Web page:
What are UMIs and why are they used in high-throughput sequencing?

UMI is an acronym for Unique Molecular Identifier.  UMIs are complex indices added to sequencing libraries before any PCR amplification steps, enabling the accurate bioinformatic identification of PCR duplicates.
UMIs are also known as “Molecular Barcodes” or “Random Barcodes”.  The idea seems to have been first implemented in an iCLIP protocol (König et al. 2010).
UMIs are valuable tools for both quantitative sequencing applications (e.g. RNA-Seq, ChIP-Seq) and also for genomic variant detection, especially the detection of rare mutations. UMI sequence information in conjunction with alignment coordinates enables grouping of sequencing data into read families representing individual sample DNA or RNA fragments. Please see the graphic below.

The problems UMIs are addressing:
– Quantitative analysis: Many sequencing library preparation protocols enable high-throughput sequencing (HTS) from low amounts of starting material. Their preparation requires PCR amplification of the libraries. While the PCR polymerases and reagents have been improved greatly in recent years enabling a mostly unbiased amplification of sequencing libraries, some biases still remain against sequences with extreme GC contents and against long fragments. When starting from ultra-low input samples, stochastic effects in the first rounds of the PCR add to the problems. These issues can potentially cause erroneous quantitation data.  Removal of PCR duplicates using alignment coordinate information is especially inefficient such for low input situations but also for deep sequencing data. In the latter case alignment coordinate-based de-duplification will remove large numbers of biological duplicate reads from the data, especially for the most abundant transcripts.
UMIs alleviate the PCR duplicate problem by adding unique molecular tags to the sequencing library molecules before amplification.
Please also see our FAQ: “Should I remove PCR duplicates from my RNA-seq data?”  for more information.

– Rare variant analysis: Illumina sequencing provides data with low error rates (~0.1 to 0.5%) for most applications. These low error rates nevertheless interfere with the confident identification of low abundance variants. UMI-less data can’t distinguish between these and sequencing errors.  UMIs in combination with deep sequencing yielding multiple reads for each of the sample DNA fragments solved this problem. The approach was first described as Duplex Sequencing.  Hereby, single-strand consensus sequences (SSCSs) and Duplex consensus sequences (DCSs) assembly of the read families increase the accuracy of the sequencing data significantly.  Please note that the DNA sample starting amounts and the library yields have to be controlled for this approach to be efficient. Applications include sequencing of heterogeneous tumor samples, cfDNA sequencing including ctDNA sequencing, deep exome sequencing.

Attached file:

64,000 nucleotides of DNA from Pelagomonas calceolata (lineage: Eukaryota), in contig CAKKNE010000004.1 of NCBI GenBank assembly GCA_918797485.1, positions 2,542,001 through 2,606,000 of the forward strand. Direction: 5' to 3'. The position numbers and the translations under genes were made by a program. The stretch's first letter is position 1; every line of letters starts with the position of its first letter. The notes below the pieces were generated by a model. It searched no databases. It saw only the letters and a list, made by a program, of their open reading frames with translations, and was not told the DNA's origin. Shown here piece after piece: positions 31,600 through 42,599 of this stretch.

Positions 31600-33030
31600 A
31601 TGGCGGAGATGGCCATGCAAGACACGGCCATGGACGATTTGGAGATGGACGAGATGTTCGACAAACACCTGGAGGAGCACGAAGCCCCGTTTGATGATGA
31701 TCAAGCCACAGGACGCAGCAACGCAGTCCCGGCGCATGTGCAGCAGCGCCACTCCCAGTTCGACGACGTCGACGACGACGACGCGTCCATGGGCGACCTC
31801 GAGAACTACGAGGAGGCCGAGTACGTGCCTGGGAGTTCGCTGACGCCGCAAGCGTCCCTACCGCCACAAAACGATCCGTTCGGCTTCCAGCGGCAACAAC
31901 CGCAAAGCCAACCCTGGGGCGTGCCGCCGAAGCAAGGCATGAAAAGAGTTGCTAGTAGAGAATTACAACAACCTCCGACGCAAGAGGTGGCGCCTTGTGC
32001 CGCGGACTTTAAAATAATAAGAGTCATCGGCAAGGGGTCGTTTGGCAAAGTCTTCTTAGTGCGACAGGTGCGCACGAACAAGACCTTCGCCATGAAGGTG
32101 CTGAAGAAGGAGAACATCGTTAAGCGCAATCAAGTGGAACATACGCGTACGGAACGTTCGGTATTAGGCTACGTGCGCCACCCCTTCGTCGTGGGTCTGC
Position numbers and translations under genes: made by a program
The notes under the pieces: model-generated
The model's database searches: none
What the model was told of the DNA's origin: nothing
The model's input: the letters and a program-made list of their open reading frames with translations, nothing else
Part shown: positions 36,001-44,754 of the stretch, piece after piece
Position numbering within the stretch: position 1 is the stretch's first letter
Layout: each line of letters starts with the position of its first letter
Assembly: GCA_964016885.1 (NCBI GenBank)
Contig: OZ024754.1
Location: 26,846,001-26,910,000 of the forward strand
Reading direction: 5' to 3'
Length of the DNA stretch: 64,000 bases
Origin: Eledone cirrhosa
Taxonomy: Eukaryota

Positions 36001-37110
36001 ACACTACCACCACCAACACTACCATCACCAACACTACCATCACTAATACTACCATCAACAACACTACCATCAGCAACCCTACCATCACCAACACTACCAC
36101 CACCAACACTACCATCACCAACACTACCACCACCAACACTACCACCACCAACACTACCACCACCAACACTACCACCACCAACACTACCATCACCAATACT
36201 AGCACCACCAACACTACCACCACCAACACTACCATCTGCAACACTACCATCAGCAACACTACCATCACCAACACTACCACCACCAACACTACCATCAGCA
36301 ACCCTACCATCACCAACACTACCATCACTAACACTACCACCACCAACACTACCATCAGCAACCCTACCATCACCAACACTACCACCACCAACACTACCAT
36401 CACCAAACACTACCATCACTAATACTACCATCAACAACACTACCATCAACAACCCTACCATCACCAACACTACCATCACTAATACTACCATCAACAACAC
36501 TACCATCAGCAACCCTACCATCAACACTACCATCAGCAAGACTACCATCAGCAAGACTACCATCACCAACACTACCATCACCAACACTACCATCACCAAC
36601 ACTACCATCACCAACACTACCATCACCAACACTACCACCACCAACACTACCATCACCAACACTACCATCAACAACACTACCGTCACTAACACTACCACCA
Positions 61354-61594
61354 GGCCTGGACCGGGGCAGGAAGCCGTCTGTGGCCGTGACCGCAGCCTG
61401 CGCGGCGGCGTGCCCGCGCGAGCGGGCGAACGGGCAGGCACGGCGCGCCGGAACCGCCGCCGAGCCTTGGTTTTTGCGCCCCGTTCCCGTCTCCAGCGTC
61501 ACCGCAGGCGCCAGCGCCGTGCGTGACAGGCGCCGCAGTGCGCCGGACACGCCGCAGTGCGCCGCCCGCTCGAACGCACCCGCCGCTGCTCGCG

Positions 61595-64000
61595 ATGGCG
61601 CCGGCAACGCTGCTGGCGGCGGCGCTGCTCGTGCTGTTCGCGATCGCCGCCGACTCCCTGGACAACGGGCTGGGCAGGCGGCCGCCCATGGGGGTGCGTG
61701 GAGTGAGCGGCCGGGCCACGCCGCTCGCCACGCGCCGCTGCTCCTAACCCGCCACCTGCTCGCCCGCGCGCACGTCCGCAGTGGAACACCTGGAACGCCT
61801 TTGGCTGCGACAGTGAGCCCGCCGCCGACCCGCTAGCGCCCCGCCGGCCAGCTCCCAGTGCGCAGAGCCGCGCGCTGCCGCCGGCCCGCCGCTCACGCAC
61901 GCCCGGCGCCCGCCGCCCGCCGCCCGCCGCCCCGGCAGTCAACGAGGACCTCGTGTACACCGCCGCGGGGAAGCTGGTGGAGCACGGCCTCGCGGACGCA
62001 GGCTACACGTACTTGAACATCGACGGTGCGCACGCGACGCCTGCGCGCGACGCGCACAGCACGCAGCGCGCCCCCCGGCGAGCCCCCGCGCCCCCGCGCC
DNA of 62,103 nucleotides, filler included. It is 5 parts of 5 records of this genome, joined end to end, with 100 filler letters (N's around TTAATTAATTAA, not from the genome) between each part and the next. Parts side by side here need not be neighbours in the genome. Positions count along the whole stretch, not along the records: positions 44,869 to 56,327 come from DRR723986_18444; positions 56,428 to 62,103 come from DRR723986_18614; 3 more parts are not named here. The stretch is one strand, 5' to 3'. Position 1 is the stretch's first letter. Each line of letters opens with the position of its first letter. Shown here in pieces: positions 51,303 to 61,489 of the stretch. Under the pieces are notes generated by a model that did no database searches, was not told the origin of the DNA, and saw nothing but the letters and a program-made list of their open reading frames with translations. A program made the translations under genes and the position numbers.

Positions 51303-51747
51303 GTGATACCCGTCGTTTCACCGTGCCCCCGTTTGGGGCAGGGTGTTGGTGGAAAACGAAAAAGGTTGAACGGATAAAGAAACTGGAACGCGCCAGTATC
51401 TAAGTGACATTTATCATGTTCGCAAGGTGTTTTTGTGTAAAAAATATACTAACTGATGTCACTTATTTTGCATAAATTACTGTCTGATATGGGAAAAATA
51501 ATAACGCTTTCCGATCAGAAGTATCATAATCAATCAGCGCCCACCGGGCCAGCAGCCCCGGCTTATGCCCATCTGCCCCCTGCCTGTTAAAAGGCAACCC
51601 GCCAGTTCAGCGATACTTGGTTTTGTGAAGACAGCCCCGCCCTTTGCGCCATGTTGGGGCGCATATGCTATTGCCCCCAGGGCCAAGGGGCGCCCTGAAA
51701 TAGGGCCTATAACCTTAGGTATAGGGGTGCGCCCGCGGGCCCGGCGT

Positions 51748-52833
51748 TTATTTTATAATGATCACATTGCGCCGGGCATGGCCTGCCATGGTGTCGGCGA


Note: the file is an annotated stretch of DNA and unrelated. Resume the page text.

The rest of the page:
The usage of UMIs is recommended primarily for three scenarios: very low input samples, very deep sequencing of RNA-seq libraries (> 80 million reads per sample), and the detection of ultra-low frequency mutations in DNA sequencing.  For many other types of projects, UMIs will yield minor increases in the accuracy of the data.  In addition, UMI analysis is an excellent QC tool of library complexity.

Incorporating UMIs into sequencing libraries:
– Our 3′-Tag-RNA-Seq protocols employ UMIs by default .  For Tag-seq the first 6 bases of the forward read represent the UMI. These are followed by a common linker with the sequence “TATA”, followed by the 12 bp random priming sequence. It is recommended to transfer the UMI sequence information to the read header and to trim the first 22 bases from each read with UMI-TOOLS or custom scripts.
– For conventional RNA-seq and DNA sequencing applications you will specifically have to request UMIs on the submission form. The default library preparations will NOT use UMIs. The UMIs will be located in-line with the insert sequences for conventional RNA-seq, genomic DNA-sequencing, or ChIP-seq. The first twelve bases of both forward and reverse reads will represent UMIs and associated linker sequences (7 nt UMI sequence followed by a 5 nt spacer “TGACT”; UMIs of forward and reverse read are independent resulting in a combined UMI length of 14nt). UMIs and spacer are then followed by the biological insert sequences (for paired-end data a total of 22 bp will be dedicated to the UMIs instead of the inserts). The UMI and spacer sequences are usually trimmed off and the information transferred into the read ID header with software utilities like UMI-Tools or FASTP.

The figure below displays the (simplified) principles of the UMI data analysis for quantitative and variant detection studies.

Parekh et al 2016:  The impact of amplification on differential expression analyses by RNA-seq.  and
Fu et al. 2018:  Elimination of PCR duplicates in RNA-seq and small RNA-seq using unique molecular identifiers.
Kennedy et al. 2015: Detecting ultralow-frequency mutations by Duplex Sequencing. 
König et al. 2010: iCLIP reveals the function of hnRNP particles in splicing at individual nucleotide resolution.
Smith et al. 2017: UMI-tools: Modelling sequencing errors in Unique Molecular Identifiers to improve quantification accuracy.
UMI-Tools: https://github.com/CGATOxford/UMI-tools
zUMIs: https://github.com/sdparekh/zUMIs
fastp: https://github.com/OpenGene/fastp  (transfer of UMIs into read IDs)

Category: 05 Sequencing

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